Energy from Waste Plants
9 November 2009, News release from Babcock Wanson UK Ltd
Solutions to Airborne Emissions from Babcock Wanson
Many new Combined Heat and Power (CHP) projects are utilising alternative fuels such as Biogas, Ethanol-rich liquids, or animal by-products such as tallow. Although these bio-derived fuels have all the right environmental credentials (non-fossil origins, renewable, lower carbon footprint, etc), their combustion is regulated by the Waste Incineration Directive (WID) regulations. These entail compliance with strict criteria for the final gaseous emissions from the exhausts of the engines used to generate electrical power. Maximum values are required on Carbon Monoxide (CO), NOx and Total Organic Carbon (TOC) plus some specified heavy metals.
Biogas normally contains relatively high amounts of Carbon Monoxide (CO) and many other organic compounds not normally found in natural gas. As a result the exhausts resulting from its combustion are high in CO and VOCs, both of which need some form of abatement before the emitted gas can be discharged to atmosphere. Other biofuels, or waste derived fuels, also contain higher amounts of organic compounds which will also usually require exhaust gas post treatment.
Thermal Oxidisers can be designed to recover heat externally (Recuperative Oxidisers) or internally (Regenerative Oxidisers). For engine exhausts the Regenerative option is usually more appropriate, but the Recuperative option can also be employed if there is sufficient local constant demand for heat energy. Careful design work can enable the exhaust pressure to help drive the oxidiser air flows, giving a substantial saving on the primary fan and its control system. The basic chemical engineering involves heating the contaminated air stream with sufficient excess air so that all the polluting contaminants are fully oxidised and suitably cleaned for direct discharge to atmosphere.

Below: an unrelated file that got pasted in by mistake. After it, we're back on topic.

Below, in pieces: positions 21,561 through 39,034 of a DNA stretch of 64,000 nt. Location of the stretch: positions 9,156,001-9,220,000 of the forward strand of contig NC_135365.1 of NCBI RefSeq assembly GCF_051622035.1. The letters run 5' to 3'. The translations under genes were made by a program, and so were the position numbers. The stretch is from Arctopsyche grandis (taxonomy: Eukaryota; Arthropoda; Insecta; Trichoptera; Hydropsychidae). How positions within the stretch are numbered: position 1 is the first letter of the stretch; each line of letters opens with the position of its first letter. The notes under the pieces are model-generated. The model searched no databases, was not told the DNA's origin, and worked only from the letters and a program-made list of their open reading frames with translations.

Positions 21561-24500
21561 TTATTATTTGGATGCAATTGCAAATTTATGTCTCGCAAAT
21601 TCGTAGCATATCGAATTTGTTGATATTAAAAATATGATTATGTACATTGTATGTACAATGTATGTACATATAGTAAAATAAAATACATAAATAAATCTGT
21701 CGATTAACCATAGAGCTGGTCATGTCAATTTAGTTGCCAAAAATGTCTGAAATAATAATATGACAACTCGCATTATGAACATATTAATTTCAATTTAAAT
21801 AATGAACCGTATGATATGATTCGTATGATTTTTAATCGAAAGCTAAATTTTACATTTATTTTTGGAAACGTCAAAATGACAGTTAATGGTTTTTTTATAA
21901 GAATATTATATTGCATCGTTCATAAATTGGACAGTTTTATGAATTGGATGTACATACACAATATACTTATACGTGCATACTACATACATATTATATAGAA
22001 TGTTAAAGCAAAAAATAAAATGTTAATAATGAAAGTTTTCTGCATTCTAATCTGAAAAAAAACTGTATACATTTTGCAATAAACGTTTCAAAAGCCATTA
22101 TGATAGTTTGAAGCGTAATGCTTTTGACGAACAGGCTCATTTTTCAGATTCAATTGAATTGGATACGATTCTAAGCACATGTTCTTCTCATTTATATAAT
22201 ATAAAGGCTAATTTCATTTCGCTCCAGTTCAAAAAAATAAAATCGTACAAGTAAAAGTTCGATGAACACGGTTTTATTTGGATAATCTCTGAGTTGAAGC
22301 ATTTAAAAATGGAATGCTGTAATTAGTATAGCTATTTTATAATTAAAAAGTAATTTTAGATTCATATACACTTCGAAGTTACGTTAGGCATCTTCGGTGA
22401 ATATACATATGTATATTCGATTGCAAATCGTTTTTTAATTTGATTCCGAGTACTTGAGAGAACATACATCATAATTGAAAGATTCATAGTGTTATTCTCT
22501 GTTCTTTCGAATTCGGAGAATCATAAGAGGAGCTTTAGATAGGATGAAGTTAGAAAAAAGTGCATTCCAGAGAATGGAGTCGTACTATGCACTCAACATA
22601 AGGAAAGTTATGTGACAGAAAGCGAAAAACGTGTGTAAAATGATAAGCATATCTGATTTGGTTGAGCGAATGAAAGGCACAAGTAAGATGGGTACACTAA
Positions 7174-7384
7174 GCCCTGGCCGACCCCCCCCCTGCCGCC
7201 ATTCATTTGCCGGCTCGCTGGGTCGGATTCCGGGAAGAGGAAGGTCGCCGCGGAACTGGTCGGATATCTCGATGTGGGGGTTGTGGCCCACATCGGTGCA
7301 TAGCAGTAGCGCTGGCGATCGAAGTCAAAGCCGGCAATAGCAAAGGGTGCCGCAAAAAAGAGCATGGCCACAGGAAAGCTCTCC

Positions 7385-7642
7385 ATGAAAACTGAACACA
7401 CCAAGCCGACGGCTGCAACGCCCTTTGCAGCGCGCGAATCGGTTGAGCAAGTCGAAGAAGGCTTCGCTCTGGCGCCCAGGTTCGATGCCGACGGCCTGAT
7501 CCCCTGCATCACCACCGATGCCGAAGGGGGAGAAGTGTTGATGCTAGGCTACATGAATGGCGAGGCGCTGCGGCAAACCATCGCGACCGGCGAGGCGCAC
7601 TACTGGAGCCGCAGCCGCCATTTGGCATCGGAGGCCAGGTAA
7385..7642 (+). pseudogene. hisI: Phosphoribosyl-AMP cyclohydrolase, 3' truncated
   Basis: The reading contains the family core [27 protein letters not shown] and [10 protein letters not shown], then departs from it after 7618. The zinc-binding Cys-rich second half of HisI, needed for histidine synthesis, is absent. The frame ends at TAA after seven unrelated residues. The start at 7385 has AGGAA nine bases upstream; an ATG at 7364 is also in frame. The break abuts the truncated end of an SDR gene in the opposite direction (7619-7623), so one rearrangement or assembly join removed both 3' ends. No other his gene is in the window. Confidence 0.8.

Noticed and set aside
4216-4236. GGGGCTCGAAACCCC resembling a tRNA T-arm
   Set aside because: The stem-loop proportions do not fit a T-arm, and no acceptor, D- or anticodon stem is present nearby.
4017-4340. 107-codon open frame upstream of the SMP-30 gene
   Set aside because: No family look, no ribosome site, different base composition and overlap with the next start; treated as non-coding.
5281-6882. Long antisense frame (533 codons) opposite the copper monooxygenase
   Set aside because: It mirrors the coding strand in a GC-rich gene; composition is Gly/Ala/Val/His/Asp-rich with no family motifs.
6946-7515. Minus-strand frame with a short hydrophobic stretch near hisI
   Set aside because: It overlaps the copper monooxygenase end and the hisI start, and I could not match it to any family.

Our first project involved a 625 kWe generating set. The plant in Ravenna gives an exhaust emission of 2000 Nm3/h at 520 Deg C with high CO and VOCs. This used to be considered as outside the scope of thermal oxidation, but a successful design and installation proves that this is no longer the case.
The second project located at Bracciano was slightly larger generating 836 kWe , having to treat 3,500 Nm3/h at 510 Deg C. Another successful design was completed enabling the plant to comply with the WID on emissions.
A larger unit generating 1 MW of electricity was installed at Cicerale. This unit treats emissions from a Biogas burning engine of 4,200 Nm3/h at a temperature of 435 Deg C. The design was altered to suit the new data and another successful installation was completed.
These developments are by no means the only ones going on in thermal oxidation technology. Better ceramic media are leading to higher thermal efficiencies and lower pressure drops for reduced electrical power consumption. There are always developments to keep support fuel use as low as possible and minimise costs. Babcock Wanson is committed to this programme of continual improvement to drive the technology forward for the benefit of both customers and the environment.
For further information please email Babcock Wanson UK Ltd